Adequacy Plaintiffs Win Summary Judgement in New Hampshire


Last Updated: April 01, 2006
 

This article appeared in the April 2006 Rural Policy Matters.

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The plaintiff school districts in New Hampshire's current adequacy lawsuit, Londonderry School District v. State, have won summary judgment before a state superior court. In his ruling, Justice William Groff said that the legislature was failing its constitutional educational duty because it had not defined an adequate education, determined its cost, funded it, or ensured its delivery to New Hampshire students as directed in an earlier decision, Claremont v. Governor (2002).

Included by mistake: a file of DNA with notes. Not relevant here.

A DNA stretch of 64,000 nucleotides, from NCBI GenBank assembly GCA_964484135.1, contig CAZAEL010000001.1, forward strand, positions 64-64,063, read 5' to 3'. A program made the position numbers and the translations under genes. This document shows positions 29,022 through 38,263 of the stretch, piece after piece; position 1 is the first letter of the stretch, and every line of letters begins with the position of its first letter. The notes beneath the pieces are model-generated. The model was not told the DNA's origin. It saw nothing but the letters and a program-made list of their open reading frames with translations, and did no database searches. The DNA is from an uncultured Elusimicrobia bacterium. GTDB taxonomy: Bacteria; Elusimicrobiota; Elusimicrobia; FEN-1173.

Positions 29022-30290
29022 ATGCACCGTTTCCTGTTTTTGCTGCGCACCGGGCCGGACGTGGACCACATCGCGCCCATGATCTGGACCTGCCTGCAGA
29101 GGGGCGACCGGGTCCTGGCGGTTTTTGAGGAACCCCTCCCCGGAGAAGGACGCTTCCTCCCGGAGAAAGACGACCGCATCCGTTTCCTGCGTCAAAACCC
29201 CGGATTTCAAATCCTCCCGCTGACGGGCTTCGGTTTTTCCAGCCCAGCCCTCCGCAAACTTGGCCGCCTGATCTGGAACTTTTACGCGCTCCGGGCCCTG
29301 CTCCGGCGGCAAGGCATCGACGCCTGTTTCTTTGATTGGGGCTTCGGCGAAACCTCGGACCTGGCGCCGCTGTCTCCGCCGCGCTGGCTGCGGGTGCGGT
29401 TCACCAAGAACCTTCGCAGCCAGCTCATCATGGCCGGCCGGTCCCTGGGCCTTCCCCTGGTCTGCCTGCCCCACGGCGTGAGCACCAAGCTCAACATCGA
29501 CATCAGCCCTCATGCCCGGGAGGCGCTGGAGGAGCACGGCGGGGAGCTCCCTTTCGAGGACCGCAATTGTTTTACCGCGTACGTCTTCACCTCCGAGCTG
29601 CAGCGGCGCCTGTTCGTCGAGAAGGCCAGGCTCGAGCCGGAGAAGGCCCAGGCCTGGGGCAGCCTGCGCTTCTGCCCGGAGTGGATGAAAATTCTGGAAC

Following this decision, the state's Senate President proposed a state constitutional amendment that would leave education funding to the legislature and Governor, to the exclusion of the courts. However, the current session is drawing short and the measure has been given little chance of passage. These types of amendments have been regularly proposed in New Hampshire since the original 1997 State Supreme Court ruling struck down the state's reliance on property taxes to fund education.

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Read more from the April 2006 Rural Policy Matters.